Defendant next contends the trial judge improperly failed to submit a misdemeanor larceny verdict to the jury. The trial judge must instruct the jury of a lesser-included offense when there is evidence from which the jury could find defendant committed such lesser offense. State v. Redfern, 291 N.C. 319, 321, 230 S.E.2d 152, 153 (1976). There is some confusion whether misdemeanor larceny is a lesser-included offense of armed robbery. See State v. Hurst, 82 N.C.App. 1, 15-16, 346 S.E.2d 8, 16-17, disc. rev. allowed, 318 N.C. 698, 350 S.E.2d 861 (1986) (summarizing two lines of Supreme Court decisions). However, assuming arguendo misdemeanor larceny is a lesser-included offense of armed robbery, no reasonable view of this evidence would in any event permit the jury to find defendant himself took the money from the cash register without the consent and collaboration of Fitzsimmons. Since there was sufficient evidence of armed robbery and insufficient evidence of misdemeanor larceny, the trial court correctly refused to submit the issue of misdemeanor larceny to the jury. See Redfern, 291 N.C. at 321, 230 S.E.2d at 154.


Defendant next contends the trial court erroneously allowed the store clerk's following testimony:

Q. I believe the last question I had for you, sir, was at the time the gunman [Fitzsimmons] came in the store, did you recognize that man?

A. Yes.

Q. How did you recognize him?

.... A. I recognized him from coming in the store where they well, would have been on the 13th, when they robbed me on the 13th. [emphasis added]


Q. Is he the man that was the gunman on [the] November 13th and November 26th robberies?

A. Yes.

Defendant argues the witness's statement that "they robbed me" improperly led the jury to conclude defendant and Fitzsimmons had previously robbed the same ice cream parlor. Defendant argues the witness's statement was in any event irrelevant and prejudicial.

While our rules of evidence do not allow evidence of other crimes to prove defendant's criminal propensities, see N.C.G.S. Sec. 8C-1, Rule 404(a) (1983), Rule 404(b) allows evidence of other crimes for the purpose of proving a "plan." In any case, the clerk's testimony cannot be reasonably construed to indicate defendant actually committed any other crime with Fitzsimmons since the witness referred to no person other than Fitzsimmons. While this portion of the clerk's testimony might appear irrelevant since Fitzsimmons was no longer on trial, we cannot say defendant has been prejudiced by its admission in evidence. Exclusion of allegedly prejudicial evidence under N.C.G.S. Sec. 8C-1, Rule 403 is a matter within the sound discretion of the trial judge. State v. Mason, 315 N.C. 724, 731, 340 S.E.2d 430, 435 (1986). Furthermore, defendant has failed to show that, had this allegedly prejudicial testimony been excluded, a different result would have been reached at trial. N.C.G.S. Sec. 15A-1443 (1986). Any error by the trial court was thus harmless.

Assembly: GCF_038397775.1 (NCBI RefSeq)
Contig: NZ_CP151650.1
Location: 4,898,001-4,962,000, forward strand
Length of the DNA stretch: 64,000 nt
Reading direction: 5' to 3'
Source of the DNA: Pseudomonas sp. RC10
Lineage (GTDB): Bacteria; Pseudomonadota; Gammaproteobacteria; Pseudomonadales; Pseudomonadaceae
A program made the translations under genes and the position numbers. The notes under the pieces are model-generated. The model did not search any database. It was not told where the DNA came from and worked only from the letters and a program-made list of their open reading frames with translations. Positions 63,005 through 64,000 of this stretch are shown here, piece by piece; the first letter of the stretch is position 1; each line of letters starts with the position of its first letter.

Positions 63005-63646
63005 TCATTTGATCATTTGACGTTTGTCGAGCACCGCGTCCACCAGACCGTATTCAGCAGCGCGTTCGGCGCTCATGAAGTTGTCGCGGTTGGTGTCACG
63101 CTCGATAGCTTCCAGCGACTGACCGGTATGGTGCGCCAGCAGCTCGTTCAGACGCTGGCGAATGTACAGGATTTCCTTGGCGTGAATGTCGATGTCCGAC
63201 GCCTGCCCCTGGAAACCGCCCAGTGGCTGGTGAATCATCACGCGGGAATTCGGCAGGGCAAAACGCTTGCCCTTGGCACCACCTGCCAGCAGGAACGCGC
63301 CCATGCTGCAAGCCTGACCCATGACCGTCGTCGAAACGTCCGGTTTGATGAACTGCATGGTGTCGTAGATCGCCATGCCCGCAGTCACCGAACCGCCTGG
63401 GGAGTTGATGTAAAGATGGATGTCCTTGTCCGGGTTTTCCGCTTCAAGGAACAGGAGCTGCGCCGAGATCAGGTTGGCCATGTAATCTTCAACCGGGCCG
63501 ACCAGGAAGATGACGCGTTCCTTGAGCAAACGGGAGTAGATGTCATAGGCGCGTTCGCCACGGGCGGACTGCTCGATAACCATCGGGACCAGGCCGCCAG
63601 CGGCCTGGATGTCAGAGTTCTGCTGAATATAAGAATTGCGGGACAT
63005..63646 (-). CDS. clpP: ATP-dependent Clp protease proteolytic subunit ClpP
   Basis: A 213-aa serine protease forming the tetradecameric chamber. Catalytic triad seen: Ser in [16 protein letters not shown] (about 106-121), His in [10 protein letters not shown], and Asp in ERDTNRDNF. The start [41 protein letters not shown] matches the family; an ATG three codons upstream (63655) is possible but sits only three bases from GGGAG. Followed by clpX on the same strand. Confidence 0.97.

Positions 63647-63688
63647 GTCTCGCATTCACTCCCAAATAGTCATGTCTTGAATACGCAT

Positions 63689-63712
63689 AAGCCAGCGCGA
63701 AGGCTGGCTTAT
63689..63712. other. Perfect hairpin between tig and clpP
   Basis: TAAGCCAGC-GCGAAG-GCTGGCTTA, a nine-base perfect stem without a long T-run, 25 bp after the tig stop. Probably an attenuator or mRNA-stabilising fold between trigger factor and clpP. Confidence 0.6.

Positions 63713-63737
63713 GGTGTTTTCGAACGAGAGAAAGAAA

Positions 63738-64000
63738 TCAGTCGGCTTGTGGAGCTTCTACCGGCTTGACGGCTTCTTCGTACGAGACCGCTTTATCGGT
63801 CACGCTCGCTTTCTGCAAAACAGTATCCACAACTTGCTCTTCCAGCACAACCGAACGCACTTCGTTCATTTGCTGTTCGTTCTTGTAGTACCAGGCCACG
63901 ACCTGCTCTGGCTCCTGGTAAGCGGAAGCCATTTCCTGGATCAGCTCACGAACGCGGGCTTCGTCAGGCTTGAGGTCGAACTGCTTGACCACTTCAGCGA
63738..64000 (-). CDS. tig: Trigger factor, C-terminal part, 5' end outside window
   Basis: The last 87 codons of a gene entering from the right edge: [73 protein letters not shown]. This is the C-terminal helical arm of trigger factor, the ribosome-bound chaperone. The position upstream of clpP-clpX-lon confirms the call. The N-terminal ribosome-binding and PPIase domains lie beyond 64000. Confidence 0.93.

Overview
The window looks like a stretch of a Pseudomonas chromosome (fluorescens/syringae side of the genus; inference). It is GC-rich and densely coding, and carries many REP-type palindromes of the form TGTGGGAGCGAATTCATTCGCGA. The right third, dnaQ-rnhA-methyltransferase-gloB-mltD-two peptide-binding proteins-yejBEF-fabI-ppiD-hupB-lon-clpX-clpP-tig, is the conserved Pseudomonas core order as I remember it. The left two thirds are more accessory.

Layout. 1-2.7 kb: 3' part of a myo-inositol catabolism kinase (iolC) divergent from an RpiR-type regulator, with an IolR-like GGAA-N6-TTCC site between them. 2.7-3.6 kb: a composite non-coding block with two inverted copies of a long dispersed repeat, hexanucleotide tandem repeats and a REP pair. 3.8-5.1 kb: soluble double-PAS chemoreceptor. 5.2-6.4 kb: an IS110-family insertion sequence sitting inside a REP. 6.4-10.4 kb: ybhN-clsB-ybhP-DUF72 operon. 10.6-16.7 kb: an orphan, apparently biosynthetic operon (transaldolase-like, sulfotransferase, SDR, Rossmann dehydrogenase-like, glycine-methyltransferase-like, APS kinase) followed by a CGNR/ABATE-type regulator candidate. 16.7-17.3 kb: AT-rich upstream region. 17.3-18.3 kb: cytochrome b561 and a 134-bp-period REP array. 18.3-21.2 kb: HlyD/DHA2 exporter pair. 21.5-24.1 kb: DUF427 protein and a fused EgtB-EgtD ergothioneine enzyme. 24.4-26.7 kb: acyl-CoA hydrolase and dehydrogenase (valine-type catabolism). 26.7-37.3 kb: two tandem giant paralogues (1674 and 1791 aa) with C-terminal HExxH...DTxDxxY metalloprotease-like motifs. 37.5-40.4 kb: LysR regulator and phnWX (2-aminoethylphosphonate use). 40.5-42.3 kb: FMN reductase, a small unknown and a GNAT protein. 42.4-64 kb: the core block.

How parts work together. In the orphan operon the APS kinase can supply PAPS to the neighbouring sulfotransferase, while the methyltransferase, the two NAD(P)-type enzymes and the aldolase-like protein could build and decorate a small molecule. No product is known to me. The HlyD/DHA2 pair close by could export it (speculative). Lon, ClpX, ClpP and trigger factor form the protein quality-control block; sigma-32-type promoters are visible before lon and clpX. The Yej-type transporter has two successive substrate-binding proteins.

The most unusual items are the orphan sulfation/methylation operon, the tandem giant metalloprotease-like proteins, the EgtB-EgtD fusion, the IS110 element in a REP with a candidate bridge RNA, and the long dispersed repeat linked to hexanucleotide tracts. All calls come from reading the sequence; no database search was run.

Although neither the court's sentencing form nor the record reveals the court specifically found defendant's pending charges aggravated his sentence, the court did make the following references to defendant's pending charges:

THE COURT: Let the Record reflect that it appeared often in the pre-hearing conferences that the Court is aware that Mr. Mack is under arrest for three breaking and enterings and larceny in Mecklenburg County, but they have not come to trial. He's been arrested but not indicted. Further, he's a suspect in a double homicide. Proceed.


THE COURT: One second. He also has been--he is possibly implicated in another armed robbery at this same ice cream store, but based on representation of Counsel, apparently that was not a true charge, based on statements of the co-Defendants[,] that was very weak.


THE COURT: Mr. Mack, you're in a lot of trouble. In fact, you're in more trouble than anyone I've seen in my Court in months. Now, I'm going to sentence you then I'm going, I would think that the sentence I'm going to give you will be taken into account by the District Attorney's office and by the Judges in the other cases.

Defendant argues the court improperly considered these other charges in sentencing. A pending charge per se is clearly not a mandatory aggravating factor enumerated under N.C.G.S. Sec. 15A-1340.4(a)(1) (1986). Under Section 15A-1340.4(a), the trial court may however consider any unenumerated aggravating factor it finds by a preponderance of the evidence and which is "reasonably related to the purposes of sentencing" as set forth in Section 15A-1340.3:

The primary purposes of sentencing ... are to impose a punishment commensurate with the injury the offense has caused, taking into account factors that may diminish or increase the offender's culpability; to protect the public by restraining offenders; to assist the offender toward rehabilitation and restoration to the community as a lawful citizen; and to provide a general deterrent to criminal behavior.

Since a pending charge raises no inference of defendant's guilt of the crime charged, see State v. Williams, 279 N.C. 663, 673, 185 S.E.2d 174, 180 (1971), the mere fact of pending charges is not itself an unenumerated aggravating factor "reasonably related to the purposes of sentencing" set forth by the Legislature. See State v. McLean, 83 N.C.App. 397, 402, ...